Residents of the Seattle area may want to keep an eye on the details of a sunbathing case that resulted in a felony charge, because it raises important questions about what influences police officers during an arrest.
Police were called to a North Seattle park in August by a young woman claiming to have seen a man masturbating in public. The 23-year old said she saw a shirtless man with his pants pulled down. Further, she said he was staring at her. The man was still in the park when the police arrived, and he told them he had been sunbathing. Given that the suspect had previous convictions for indecent exposure, police were quick to arrest him.
Despite the man's explanation that he had gone to Cowen Park to catch some afternoon sun, a female officer who responded to the scene claimed that there was not enough sun in his location for this to be feasible.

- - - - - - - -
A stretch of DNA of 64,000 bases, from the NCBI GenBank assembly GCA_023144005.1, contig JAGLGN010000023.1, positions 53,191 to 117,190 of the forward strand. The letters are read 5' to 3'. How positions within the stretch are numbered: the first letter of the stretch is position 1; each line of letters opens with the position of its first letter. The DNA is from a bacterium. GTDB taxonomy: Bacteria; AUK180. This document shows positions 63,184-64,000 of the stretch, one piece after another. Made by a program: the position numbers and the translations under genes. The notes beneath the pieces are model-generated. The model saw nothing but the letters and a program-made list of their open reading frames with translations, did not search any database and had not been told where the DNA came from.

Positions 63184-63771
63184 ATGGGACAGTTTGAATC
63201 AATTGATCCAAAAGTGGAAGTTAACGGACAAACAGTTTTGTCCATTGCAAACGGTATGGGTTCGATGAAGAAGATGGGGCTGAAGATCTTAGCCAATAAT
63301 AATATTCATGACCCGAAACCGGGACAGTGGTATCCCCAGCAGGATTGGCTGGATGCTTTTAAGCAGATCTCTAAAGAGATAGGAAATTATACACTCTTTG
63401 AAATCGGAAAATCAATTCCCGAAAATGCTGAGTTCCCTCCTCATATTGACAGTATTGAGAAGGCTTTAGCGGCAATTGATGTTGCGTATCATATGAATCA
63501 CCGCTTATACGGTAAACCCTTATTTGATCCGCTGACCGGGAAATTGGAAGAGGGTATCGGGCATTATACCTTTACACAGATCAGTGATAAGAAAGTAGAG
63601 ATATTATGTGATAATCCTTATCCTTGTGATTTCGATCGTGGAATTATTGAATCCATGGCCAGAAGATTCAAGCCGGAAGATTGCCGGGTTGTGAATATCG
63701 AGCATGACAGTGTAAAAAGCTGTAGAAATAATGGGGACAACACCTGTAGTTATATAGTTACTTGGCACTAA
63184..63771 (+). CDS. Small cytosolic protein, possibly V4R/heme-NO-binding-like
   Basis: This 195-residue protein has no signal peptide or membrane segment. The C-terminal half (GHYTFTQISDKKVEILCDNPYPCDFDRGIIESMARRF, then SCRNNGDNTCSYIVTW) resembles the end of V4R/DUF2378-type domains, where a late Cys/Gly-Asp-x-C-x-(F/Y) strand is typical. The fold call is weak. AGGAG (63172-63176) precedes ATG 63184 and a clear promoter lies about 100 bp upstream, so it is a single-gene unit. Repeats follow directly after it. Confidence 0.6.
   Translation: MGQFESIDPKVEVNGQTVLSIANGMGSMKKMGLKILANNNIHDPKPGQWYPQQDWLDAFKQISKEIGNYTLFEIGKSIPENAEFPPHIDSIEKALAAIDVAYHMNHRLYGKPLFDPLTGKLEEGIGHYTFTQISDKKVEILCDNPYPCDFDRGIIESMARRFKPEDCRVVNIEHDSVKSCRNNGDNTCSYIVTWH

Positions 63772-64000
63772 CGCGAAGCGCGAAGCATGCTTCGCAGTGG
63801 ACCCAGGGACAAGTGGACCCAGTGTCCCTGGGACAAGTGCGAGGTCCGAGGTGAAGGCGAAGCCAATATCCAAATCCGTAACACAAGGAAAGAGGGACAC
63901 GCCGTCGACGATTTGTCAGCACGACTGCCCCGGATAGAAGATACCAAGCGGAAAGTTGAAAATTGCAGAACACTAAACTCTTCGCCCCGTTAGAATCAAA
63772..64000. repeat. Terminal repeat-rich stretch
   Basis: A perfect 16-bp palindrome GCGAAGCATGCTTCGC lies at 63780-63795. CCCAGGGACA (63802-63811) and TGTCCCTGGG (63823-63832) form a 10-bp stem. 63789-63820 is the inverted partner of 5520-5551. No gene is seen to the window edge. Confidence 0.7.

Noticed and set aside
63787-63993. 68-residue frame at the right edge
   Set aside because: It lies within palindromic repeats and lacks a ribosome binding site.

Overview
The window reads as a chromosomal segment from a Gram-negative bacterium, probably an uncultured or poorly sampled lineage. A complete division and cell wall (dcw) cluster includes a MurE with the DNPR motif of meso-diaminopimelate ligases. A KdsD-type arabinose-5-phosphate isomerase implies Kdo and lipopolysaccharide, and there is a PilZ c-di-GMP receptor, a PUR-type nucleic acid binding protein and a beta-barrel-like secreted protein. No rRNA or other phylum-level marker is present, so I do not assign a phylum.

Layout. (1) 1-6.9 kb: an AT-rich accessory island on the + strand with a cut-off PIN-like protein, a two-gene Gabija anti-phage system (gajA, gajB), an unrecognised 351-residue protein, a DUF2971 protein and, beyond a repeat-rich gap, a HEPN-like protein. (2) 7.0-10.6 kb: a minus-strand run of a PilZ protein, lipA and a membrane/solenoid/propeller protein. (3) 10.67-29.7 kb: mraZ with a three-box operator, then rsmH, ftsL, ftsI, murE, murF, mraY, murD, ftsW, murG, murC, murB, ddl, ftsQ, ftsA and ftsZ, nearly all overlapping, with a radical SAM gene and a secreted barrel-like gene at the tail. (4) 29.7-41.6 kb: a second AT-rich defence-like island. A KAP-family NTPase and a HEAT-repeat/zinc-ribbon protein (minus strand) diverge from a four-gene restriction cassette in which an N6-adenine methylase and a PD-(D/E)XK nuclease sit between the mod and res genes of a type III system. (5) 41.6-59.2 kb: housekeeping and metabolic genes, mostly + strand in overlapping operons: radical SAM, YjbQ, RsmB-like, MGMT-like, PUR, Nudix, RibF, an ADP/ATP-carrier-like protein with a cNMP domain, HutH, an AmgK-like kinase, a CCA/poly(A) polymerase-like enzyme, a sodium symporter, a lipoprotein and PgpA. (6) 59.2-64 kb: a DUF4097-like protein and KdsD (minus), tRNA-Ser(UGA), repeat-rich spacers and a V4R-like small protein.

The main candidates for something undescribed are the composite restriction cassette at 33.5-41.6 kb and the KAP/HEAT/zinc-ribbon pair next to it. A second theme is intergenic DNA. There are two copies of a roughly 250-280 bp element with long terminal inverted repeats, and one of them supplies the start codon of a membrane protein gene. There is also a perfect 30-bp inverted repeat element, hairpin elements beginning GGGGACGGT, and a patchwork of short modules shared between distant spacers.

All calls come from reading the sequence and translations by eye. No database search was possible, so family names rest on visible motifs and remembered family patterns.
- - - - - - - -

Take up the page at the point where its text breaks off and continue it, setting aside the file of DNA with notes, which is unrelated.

Being accused of a crime and being arrested based on the word of a single witness in a busy public park may well be frustrating. However, if the person involved has been convicted of a felony offense in the past, the penalties that they may face may be more severe. Criminal histories can have a big impact on how the police assess a situation, and an individual with a criminal record may wind up in further trouble with the law over a simple mistake. Those who have been accused of committing a crime need to be fully aware of their legal rights and options. Not everyone accused of a crime is guilty.
Source: Seattle Post-Intelligencer, "Alleged Seattle park masturbator: I was getting 'some sun'," Levi Pulkkinen, Sept. 19, 2012